At the end of March, I headed off on a solo 5-day road trip around Ireland.
If you follow me on Instagram, you may remember me buying and making absolute shit of a drone on this trip…
#DroneGate aside, it was an amazing 5 days that took me from Dublin to Cork, on to Kerry, and then up to Galway before finishing in Mayo.
Over the course of the trip, thousands of people mailed, commented and sent messages about sharing the itinerary so, here it is for you to steal.
Note: I had to squeeze a whole lot into 5 days. More time would have been amazing, but I planned my trip around what I wanted to see. You could just as easily squeeze in time along Ireland’s east coast or extend the trip and take in Clare or Donegal, too.
Here’s the route I took.
From looking at the weather (I use yr.no as it’s insanely accurate) I knew that the first day of my road trip would likely be the only one that’d be dry and sunny all day.
With that in mind, I left my home in Dublin at 6 a.m. (I should have left earlier) and pointed my car in the direction of Cobh.
To give you an idea of the route I took for day-1, here’s a Google map with the entire day laid out.
If I had arrived in Cobh an hour later, the picture below would look one hundred times different, as the sun hid behind a dense layer of cloud.
I swung the car into St. Coleman’s Cathedral’s car park (free parking #Yeooow) and hopped out to stretch the legs after a long first leg of the trip.
On that particular morning, there was only one real reason for my visit to Cobh: food, coffee and colourful gaffs.
Where to eat in Cobh
I’m not a vegan and to be honest, I’m the pickiest f****r when it comes to food in general, but Cafe Vega in Cobh is class. I ordered a chicken and cheese toastie (must be just vegan-friendly) and it was insanely tasty!
After the bite to eat and about a litre of coffee, I headed off in search of the view below – the Deck of Cards in Cobh.
Now, if you want to see the St. Coleman’s Cathedral and the colourful houses from the view above, you’ll need to head for ‘Spy Hill’.
Pop it into Google maps and you’ll find it handy enough.
From here, it can be a little tricky based on your height, as you’ll need to peer over/climb up onto a wall which obstructs the view.
If you climb it, be careful!The view above is what awaits!
There’s a lot more to Cobh than these houses, it was only when I visited the town again over the summer that I realised what a gem it actually is!
The last time I was in #Cobh I just went off in search of St. Coleman’s Cathedral and the colourful little triangular houses, without even bothering to have a snoop around the village and the harbour. ☘ That’s what social media does to you – searching for photos rather than experiences. Today, the sun was hopping down and the place was buzzing with people and buskers – a savage little spot that I only actually appreciated on my third visit. ☘ My only gripe was that we had the car and couldn’t kick back outside one of the pubs with a pint and watch the world go by! @keith_ohara #wildathlanticway #Ireland #instaireland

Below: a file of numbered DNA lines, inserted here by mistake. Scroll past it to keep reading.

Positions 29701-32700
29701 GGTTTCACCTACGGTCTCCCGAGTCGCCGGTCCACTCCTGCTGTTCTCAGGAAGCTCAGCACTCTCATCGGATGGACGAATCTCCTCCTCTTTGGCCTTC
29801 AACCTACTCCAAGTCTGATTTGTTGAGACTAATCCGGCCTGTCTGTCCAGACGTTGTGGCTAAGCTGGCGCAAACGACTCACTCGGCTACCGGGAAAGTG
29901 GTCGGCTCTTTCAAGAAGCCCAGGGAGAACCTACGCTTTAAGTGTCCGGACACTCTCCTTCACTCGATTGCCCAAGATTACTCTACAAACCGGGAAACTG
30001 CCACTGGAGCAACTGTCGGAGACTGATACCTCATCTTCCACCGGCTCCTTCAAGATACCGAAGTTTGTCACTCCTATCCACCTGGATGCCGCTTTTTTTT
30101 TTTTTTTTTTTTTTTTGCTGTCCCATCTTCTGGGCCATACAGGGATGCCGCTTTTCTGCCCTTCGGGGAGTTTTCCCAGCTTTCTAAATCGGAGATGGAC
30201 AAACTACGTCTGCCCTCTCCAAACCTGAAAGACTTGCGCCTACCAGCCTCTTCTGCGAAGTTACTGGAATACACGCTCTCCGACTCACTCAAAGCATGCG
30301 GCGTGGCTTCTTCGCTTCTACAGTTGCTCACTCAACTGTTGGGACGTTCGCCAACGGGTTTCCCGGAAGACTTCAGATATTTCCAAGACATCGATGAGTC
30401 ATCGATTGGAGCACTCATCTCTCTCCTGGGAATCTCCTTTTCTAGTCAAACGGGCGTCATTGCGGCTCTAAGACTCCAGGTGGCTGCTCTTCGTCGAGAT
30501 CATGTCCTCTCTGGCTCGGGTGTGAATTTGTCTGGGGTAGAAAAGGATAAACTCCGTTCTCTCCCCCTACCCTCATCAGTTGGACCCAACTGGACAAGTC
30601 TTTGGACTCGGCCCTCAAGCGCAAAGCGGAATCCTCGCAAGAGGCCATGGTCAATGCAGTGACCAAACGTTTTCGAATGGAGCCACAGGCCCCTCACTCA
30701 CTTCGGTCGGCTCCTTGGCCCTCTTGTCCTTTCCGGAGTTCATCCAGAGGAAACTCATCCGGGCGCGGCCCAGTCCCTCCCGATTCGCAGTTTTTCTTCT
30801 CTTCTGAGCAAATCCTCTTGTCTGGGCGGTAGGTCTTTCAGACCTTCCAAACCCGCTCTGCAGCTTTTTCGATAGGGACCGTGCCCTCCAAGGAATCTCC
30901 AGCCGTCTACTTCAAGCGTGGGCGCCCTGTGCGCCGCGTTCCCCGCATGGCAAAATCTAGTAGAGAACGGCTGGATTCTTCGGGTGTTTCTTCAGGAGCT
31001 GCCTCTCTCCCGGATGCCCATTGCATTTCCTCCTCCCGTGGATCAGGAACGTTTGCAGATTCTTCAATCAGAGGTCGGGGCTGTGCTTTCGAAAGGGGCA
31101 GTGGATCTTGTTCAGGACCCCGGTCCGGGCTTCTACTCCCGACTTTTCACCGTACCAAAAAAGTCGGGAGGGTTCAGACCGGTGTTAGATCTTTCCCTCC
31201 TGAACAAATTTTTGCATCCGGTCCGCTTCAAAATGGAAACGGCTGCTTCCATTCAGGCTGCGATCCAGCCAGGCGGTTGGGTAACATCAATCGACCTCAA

Stop 2: More colour in Kinsale
My second stop of the day was the gorgeous little fishing town of Kinsale.
During the 50 minute or so drive from Cobh, the sun reared its head and started to blaze, making the already colourful streets even more vibrant.
I’ve been here a handful of times before, but it’s always a lovely little town to have a ramble around.
The early start was still causing me a bit of pain, so I went in search of another coffee.
After walking around the charming little streets for a while, I nipped into the Lemon Leaf Cafe and grabbed a cup to-go.
Stop 3: Walking along Inchydoney Beach and only raging that I didn’t have swim gear
On the last three occasions that I visited Cork, the weather was beyond crap, and beaches were a bit of a no-go.
So, as soon as I knew the weather was going to be decent, I factored a stop-off at Inchydoney Beach into my road trip itinerary.
At this stage, I’d racked up around 6 hours in the car, so the promise of a stroll on the beach in the sun was beyond enticing.
Now, I parked in the hotel car park as I wanted to use the bathroom, but there are signs up specifically stating that the car park is for customers use only.
Use it at your own risk or grab a coffee or a bite to eat in the hotel.
Looking for places to stay in Cork? Check out our map of places to stay for every county (and every budget) in Ireland here!
It’s been a long time since I swam in the sea in Ireland, but I would have given my left foot to hop into the water here.
Well worth dropping by.
Stop 4: soaking up the wilderness and isolation at Brow Head
Stop 4 was a solid hour and a half spin from Inchydoney Beach, and even though it was slightly off-the-beaten-track, I knew that it’d be worth it.
I’ve raved about Brow Head before, but the last time I was there it was during stormy weather (check out this video to see why it’s called the Wild Atlantic Way), so I was keen to check it out when the weather the sun was shining.
To say I wasn’t disappointed would be the understatement of the century.
In my mind, this is what exploring Ireland is all about; experiencing the beauty of our island in its rawest form.
No fancy visitor centers. No crowds. Just nature, as it was intended.
In my opinion, these are the types of places that you just can’t miss – for me, it’s the off-the-beaten-track adventures that take a trip from brilliant to out-of-this-world.
Stop 5 – Hitting up Healy Pass – one of Ireland’s craziest roads